Question Question to Get Started on Building Own PC Case

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USAFRet

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Alright, I looked at the replies once again.

Both of you mentioned wood and lexan. What do you mean by this?

Are you suggesting that I build my case with wood or lexan insteadd?

Where can I do that? Is it cheaper than Protocase's steel case?
For a first try at a one off design, with some severe design constraints, 'cheap' is not going to be the main factor.
You will go through several mockups before you get one that 'works'.

I mentioned wood or lexan, because you asked for other options.
But unless you already have the tools and skills, wood is off the table.
 

IDProG

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For a first try at a one off design, with some severe design constraints, 'cheap' is not going to be the main factor.
You will go through several mockups before you get one that 'works'.

I mentioned wood or lexan, because you asked for other options.
But unless you already have the tools and skills, wood is off the table.
Sorry, but I'm not cutting and drilling my own case panel. Not only I don't have the tools and skills needed (which, alone, is not cheap), but also I'm not the type of guy who can succeed in doing things the first time. Even my case's mockup CAD design is a result of dozens of hours of fixing and refinement.
 

USAFRet

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Sorry, but I'm not cutting and drilling my own case panel. Not only I don't have the tools and skills needed (which, alone, is not cheap), but also I'm not the type of guy who can succeed in doing things the first time. Even my case's mockup CAD design is a result of dozens of hours of fixing and refinement.
Exactly.
And what looks good in SketchUp or a better CAD application does not always transfer to a viable thing that can be printed.

3D printers have their own constraints that need to be accounted for in the design.
 

gondo

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On a serious note. I think protocase is the way to go. Steel is the best material since it is easily drilled and threaded to hold screws and standoffs.

Wood is for a hobbyist making a bling bling case to show off at a lan.

Polycarbonate (Lexan) works. Twenty years ago computers had lots of big ugly cables inside, so to try and pretty things up rounded IDE cables where invented. Then UV cables with Cold Cathode black lights. To show off all this stuff the lexan case was invented.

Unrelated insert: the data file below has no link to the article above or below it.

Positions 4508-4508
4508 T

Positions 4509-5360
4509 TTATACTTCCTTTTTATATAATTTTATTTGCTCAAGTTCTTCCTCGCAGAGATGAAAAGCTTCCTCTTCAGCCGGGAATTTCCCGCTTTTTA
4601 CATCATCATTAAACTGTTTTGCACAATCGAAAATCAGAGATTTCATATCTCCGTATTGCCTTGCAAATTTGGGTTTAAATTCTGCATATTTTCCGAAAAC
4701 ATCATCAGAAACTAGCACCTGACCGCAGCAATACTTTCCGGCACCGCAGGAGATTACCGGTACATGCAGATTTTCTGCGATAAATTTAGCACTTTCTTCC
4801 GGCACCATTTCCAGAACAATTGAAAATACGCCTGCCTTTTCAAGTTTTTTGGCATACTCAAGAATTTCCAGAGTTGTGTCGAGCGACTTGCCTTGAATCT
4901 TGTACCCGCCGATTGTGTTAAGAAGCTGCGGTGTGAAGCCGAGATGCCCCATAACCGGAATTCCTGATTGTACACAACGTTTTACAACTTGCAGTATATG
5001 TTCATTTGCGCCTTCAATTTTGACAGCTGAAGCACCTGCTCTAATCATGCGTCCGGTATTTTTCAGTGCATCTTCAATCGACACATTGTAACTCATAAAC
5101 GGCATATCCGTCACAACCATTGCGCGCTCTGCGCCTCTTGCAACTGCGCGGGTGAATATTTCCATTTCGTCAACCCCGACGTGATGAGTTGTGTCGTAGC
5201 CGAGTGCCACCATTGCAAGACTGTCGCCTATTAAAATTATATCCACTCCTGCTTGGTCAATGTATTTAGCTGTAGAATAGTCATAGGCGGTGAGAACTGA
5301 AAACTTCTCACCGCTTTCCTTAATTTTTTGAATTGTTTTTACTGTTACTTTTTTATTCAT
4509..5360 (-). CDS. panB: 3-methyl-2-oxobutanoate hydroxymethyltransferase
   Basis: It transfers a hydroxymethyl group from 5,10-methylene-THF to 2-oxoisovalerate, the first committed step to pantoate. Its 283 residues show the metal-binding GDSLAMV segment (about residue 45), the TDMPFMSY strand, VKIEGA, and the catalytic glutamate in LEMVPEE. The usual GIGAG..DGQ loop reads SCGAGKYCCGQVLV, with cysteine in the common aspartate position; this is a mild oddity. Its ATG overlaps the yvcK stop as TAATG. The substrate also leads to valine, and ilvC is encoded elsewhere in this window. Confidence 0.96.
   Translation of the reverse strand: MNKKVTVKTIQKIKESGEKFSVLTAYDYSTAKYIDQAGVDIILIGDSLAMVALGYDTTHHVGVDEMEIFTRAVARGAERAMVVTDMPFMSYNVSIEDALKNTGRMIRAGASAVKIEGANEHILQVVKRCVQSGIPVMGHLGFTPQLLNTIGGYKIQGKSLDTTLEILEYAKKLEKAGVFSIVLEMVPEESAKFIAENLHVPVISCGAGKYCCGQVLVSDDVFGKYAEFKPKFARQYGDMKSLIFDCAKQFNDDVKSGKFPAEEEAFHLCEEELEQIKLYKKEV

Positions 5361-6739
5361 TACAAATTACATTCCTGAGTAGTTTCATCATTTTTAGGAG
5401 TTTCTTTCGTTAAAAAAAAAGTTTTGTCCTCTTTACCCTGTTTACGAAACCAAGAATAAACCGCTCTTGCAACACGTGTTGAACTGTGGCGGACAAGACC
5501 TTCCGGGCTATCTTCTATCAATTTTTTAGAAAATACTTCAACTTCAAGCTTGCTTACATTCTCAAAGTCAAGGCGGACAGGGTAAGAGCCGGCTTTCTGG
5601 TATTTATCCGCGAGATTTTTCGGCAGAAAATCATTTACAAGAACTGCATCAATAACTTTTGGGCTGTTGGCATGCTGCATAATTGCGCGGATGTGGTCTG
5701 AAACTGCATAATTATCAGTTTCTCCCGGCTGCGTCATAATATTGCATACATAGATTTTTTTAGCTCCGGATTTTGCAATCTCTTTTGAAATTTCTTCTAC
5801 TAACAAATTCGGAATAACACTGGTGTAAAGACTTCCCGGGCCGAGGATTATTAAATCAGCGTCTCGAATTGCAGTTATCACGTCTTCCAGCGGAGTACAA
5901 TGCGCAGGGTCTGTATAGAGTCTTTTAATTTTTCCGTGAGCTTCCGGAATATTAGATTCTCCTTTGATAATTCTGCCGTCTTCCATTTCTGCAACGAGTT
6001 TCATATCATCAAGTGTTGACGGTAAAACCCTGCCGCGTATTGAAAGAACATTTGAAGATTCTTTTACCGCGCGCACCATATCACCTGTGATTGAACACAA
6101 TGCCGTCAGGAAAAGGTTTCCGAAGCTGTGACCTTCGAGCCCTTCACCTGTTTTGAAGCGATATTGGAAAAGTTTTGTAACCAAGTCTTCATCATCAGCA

Computers today have no cables inside since we no longer use drives. Power supplies are modular and you can buy a pack of pre sleeved cables to tidy things up. Polycarbonate is no longer required to show off black lights. Polycarbonate flexes, is a bitch to work with, and scratches easily.

The best compromise is a steel frame with a tempered glass window. If you want easy access, and easy to work on this case is pretty neat.

 

IDProG

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Exactly.
And what looks good in SketchUp or a better CAD application does not always transfer to a viable thing that can be printed.

3D printers have their own constraints that need to be accounted for in the design.
Which is why I still consider Protocase, despite their price, which is quite high.

On a serious note. I think protocase is the way to go. Steel is the best material since it is easily drilled and threaded to hold screws and standoffs.

Wood is for a hobbyist making a bling bling case to show off at a lan.

Polycarbonate (Lexan) works. Twenty years ago computers had lots of big ugly cables inside, so to try and pretty things up rounded IDE cables where invented. Then UV cables with Cold Cathode black lights. To show off all this stuff the lexan case was invented.

Computers today have no cables inside since we no longer use drives. Power supplies are modular and you can buy a pack of pre sleeved cables to tidy things up. Polycarbonate is no longer required to show off black lights. Polycarbonate flexes, is a bitch to work with, and scratches easily.

The best compromise is a steel frame with a tempered glass window. If you want easy access, and easy to work on this case is pretty neat.

There are two problems of Protocase: Price, and Design.